But, confronted with his Ideal Reader (Tabitha) telling him that this manuscript had promise, King went back and gave Carrie his best shot.
This notion of an Ideal Reader is interesting. King writes for his wife, Tabitha, who happens also to be an author, which seems most fortunate because she can articulate her opinions to King in actionable language. King explains:
“Call that one person you write for Ideal Reader. He or she is going to be in your writing room all the time: in the flesh once you open the door and let the world back in to shine on the bubble of your dream, in spirit during the sometimes troubling and often exhilarating days of the first draft, when the door is closed.” (219)
King sees the Ideal Reader as particularly helpful in judging story pace—“the speed at which your narrative unfolds”—and the details to include in your backstory—“all the stuff that happened before your tale began but which has an impact on the front story” (220-223).
Part of the back story in King’s memoir evolves into front story in his postscript where he describes in detail his experience of being run over by a Dodge van in June of 1999, while walking down a country road in rural Maine (253-255). This story of his near-death experience might have been just an interesting aside, except for the fact that King had motivational problems in finishing this memoir back in that summer (265). I suspect that his life story suddenly became a slightly higher priority, having been thrown 14 feet in the air (259) and improbably lived through the experience.
Before I wrap up this review, let me make one more observation. King has an interesting view of plot. He describes plot as too big a hammer (a jackhammer) for normal use by fiction author and he prefers to motivate his characters through stressful situations (164). If you believe that we act out of our identities, then no two characters will respond the same way to a given tricky situation. How a story evolves out of a situation is therefore interesting and potentially surprising because people discover the character in themselves as they are challenged by life’s situations—we are ultimately strangers to ourselves; that is, until we are not. The thrill in the thriller is therefore hard to duplicate with a plot-line where the author already knows where the story will go and how it will get there—it is better to scrape the plot and discover the character the same way that a reader might. Therefore, King looks for strong situations and explores interesting what-if scenarios to challenge his characters and writes intuitively about how they respond (169).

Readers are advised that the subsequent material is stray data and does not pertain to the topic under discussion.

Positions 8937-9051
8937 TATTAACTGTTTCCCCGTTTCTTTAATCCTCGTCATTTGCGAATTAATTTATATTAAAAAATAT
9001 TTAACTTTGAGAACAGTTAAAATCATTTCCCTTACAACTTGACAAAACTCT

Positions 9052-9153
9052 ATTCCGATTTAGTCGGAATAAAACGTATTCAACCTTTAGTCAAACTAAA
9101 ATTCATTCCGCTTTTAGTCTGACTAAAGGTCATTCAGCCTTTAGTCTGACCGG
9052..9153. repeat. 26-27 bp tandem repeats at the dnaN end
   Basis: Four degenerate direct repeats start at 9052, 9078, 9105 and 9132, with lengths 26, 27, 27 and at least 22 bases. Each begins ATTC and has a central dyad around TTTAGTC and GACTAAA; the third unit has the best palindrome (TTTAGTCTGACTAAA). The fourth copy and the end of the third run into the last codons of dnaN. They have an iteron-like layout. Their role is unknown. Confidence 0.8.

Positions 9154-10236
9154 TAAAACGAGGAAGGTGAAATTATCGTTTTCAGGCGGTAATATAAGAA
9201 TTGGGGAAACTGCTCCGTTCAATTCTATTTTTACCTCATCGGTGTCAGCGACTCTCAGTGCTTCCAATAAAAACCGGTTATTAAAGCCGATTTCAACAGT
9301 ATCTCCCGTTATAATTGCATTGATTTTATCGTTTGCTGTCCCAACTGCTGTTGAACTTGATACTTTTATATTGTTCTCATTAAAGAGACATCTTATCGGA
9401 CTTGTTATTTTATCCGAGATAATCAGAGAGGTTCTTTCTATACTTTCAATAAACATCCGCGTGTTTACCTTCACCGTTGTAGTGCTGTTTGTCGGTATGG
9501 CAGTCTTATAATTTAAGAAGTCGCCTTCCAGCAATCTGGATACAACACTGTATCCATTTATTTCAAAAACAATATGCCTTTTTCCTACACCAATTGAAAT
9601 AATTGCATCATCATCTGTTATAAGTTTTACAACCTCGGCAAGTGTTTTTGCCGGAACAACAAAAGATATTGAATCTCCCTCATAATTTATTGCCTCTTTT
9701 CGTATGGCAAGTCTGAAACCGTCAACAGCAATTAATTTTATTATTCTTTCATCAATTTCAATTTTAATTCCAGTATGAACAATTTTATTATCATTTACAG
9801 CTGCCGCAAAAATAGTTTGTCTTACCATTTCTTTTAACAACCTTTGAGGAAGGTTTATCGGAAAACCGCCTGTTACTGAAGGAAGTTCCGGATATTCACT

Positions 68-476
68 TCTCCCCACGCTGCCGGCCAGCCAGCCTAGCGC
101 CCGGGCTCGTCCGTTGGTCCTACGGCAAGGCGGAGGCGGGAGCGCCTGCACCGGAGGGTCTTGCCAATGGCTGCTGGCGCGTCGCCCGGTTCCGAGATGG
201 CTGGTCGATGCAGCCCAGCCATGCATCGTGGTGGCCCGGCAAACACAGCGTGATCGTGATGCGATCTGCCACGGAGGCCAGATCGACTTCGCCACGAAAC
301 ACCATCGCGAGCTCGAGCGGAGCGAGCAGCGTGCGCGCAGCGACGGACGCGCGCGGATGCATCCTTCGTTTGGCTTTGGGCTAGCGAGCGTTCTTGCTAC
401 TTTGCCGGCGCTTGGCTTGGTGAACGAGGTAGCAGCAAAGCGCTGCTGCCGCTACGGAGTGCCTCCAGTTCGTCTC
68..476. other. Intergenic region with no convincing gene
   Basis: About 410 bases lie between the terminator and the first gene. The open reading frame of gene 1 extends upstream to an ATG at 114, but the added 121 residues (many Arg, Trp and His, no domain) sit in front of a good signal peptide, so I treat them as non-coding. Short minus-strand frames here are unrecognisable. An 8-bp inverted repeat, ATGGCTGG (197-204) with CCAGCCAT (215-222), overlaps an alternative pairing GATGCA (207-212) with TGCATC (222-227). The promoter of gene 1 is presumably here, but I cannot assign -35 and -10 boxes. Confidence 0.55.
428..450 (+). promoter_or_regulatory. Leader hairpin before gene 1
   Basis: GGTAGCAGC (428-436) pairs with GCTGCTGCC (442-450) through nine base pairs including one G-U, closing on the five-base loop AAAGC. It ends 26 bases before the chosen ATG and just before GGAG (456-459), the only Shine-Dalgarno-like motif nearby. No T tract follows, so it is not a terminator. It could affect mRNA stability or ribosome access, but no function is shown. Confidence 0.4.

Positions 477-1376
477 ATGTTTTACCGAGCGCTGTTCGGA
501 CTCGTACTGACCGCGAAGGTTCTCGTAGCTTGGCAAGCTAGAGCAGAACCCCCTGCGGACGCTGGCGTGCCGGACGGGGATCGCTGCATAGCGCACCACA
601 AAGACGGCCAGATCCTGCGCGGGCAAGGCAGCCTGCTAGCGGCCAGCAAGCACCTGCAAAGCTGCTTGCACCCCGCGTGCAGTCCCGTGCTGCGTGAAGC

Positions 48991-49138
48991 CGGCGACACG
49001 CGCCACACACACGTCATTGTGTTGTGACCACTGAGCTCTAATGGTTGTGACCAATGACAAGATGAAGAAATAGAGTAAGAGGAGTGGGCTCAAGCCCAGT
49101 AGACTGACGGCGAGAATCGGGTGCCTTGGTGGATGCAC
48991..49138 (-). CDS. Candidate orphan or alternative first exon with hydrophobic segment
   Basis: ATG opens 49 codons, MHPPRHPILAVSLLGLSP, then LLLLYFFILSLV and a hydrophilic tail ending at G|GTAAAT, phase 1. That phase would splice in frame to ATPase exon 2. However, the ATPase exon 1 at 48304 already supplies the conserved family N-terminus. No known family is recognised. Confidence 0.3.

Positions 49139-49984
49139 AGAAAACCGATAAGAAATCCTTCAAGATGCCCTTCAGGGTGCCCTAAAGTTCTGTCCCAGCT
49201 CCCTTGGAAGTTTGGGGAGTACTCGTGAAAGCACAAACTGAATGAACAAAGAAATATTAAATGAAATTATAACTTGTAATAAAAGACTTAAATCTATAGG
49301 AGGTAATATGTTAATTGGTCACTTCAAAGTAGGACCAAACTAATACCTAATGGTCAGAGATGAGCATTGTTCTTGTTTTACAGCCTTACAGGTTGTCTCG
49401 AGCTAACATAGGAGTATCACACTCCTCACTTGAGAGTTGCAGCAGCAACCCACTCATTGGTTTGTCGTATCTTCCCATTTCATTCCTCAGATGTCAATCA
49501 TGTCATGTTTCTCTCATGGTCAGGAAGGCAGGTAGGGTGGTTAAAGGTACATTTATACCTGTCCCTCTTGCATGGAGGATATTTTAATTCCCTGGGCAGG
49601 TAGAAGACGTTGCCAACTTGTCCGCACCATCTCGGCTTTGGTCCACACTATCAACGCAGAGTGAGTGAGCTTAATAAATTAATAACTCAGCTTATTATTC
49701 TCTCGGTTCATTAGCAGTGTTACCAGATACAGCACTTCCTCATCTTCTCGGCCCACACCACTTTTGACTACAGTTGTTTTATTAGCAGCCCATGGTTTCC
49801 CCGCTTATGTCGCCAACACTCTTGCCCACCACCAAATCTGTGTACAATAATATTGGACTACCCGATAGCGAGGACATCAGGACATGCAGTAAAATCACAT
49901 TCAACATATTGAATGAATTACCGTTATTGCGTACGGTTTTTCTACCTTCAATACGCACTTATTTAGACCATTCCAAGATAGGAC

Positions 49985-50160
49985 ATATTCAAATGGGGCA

Stephen King’s memoir, On Writing, is an interesting and helpful book for wannabe and experienced authors both, because he explores both writing and the writing life. Film buffs might also read this book to garner the backstory on his films, many of which are now cult classics. Personally, I read this book mostly because I like to read and love to write—perhaps, you do too.